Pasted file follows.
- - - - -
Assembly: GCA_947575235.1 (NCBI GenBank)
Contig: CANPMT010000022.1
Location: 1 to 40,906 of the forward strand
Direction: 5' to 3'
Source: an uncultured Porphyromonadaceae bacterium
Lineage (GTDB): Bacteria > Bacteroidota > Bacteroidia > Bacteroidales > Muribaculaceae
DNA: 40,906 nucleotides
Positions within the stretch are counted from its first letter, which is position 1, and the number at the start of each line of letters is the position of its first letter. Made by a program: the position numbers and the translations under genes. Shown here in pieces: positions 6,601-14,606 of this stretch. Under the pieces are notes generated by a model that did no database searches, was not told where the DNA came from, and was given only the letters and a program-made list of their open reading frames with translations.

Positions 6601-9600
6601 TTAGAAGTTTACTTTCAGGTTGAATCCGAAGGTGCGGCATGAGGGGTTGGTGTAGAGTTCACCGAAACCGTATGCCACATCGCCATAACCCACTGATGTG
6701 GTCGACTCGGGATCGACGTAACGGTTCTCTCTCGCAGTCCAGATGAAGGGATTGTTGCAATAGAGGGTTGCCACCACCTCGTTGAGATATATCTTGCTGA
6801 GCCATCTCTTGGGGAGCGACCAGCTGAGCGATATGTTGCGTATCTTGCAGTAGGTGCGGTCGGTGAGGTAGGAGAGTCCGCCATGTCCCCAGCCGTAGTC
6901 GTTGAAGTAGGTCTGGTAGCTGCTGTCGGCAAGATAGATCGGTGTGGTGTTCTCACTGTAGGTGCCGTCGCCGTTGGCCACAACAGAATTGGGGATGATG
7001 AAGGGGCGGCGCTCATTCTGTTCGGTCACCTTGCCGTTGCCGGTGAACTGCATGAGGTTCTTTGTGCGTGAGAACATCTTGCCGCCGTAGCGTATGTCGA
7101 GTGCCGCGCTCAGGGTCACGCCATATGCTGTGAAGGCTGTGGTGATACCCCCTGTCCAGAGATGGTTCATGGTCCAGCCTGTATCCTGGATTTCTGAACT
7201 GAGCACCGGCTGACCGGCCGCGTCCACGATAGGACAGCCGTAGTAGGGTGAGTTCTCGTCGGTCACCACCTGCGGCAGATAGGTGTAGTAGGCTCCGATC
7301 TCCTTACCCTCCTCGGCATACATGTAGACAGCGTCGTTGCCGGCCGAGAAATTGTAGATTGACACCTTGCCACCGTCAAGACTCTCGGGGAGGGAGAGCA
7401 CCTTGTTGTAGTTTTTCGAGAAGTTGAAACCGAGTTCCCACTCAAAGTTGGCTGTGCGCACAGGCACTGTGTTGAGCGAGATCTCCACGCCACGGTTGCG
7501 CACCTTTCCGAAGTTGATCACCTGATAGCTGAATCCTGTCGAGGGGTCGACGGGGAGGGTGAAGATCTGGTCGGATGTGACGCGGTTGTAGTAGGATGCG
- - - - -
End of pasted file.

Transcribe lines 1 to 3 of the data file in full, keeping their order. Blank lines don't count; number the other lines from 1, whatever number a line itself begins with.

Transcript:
Assembly: GCA_947575235.1 (NCBI GenBank)
Contig: CANPMT010000022.1
Location: 1 to 40,906 of the forward strand